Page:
Gugulethu Radebe teaches history at the Diocesan School for Girls in Grahamstown. She presented a workshop on equality and inclusion during our Axis Summit this July. In our conversation below, she speaks about her experiences as a young educator.
How did you first get interested in education?
I first got interested in education when I read Half the Sky by Nicholas Kristof and Sheryl WuDunn. It made me conscious of the need to educate girls and empower women through education. I wanted to join the people who helped bring about this change in the lives of young girls.
What is the most challenging thing about being a teacher?
The emotional demands. Before I became a teacher, it never occurred to me that teachers had lives that they sometimes put aside to ensure they are giving the very best to their students. Many people believe teaching is simply delivering a curriculum. But teaching also requires a constant interaction with the personal lives of children. It’s a big deal whether my students are happy and successful. I want to ensure that they are not only gaining information, but also feeling loved and accepted in their learning environment.
What do you wish politicians understood about education and teaching?
Education is not limited to school. Students learn so much from the world around them. And yet what’s missing from many people’s educational experiences is a chance to explore, to experience the world, to leave their comfort zone and ask real questions that matter.
I also wish we would stop measuring student’s success only by their academic results. Success is also about who a person becomes. Their personal learning and maturing also determines whether they have succeeded.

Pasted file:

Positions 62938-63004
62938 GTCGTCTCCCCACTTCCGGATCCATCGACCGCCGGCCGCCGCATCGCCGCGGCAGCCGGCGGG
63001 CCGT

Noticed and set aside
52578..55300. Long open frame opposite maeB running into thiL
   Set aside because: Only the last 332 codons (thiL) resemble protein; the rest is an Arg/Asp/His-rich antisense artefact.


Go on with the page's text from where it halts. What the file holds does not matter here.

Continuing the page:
At our Axis Summit, you presented a workshop on creating learning environments where students all have an equal voice. How do we do that?
We need to make our students feel like our classrooms are a safe space. Classrooms need to be spaces where our students embrace their differences, instead of spaces where we pretend like there are no differences. We should give students platforms to discuss all the “elephants in the room.” By having honest dialogue about their life experiences, students will feel noticed and believe that their experiences are valued.
We also should allow our students to have a degree of control over their learning, with gentle guidance from the teacher. We need to encourage students to make mistakes, and to respect the mistakes of others. That also encourages students to speak up and open up.
In your workshop, you spoke about how students often don’t feel a sense of belonging in their school environment. What causes this?
Sometimes, it comes from their traditions. For example, if a school hosts a yearly class trip overseas, that excludes children from less privileged backgrounds. In general, students can often feel forced to conform to the environment of their school. This can cause children to view their differences as a problem. It may make them feel like they need to change who they are to fit in. Once these students reach university, I’ve seen how many end up looking back on their educational experience and feeling angry. They feel like they spent those years compromising who they were.
We should allow student differences to help re-create a school’s culture, instead of simply sticking to the traditions we’ve always had.
What are your dreams for the students you teach?
I want my students to understand that they have a voice and should not be afraid to use it. I want my students to be able to question and challenge the norms of society. I want my students to be empathetic and willing to make a difference. I want them to be problem solvers, not just another person who is aware of all the things going wrong with the world. I want my students to own their thinking and actions and, as a result, be the best version of themselves.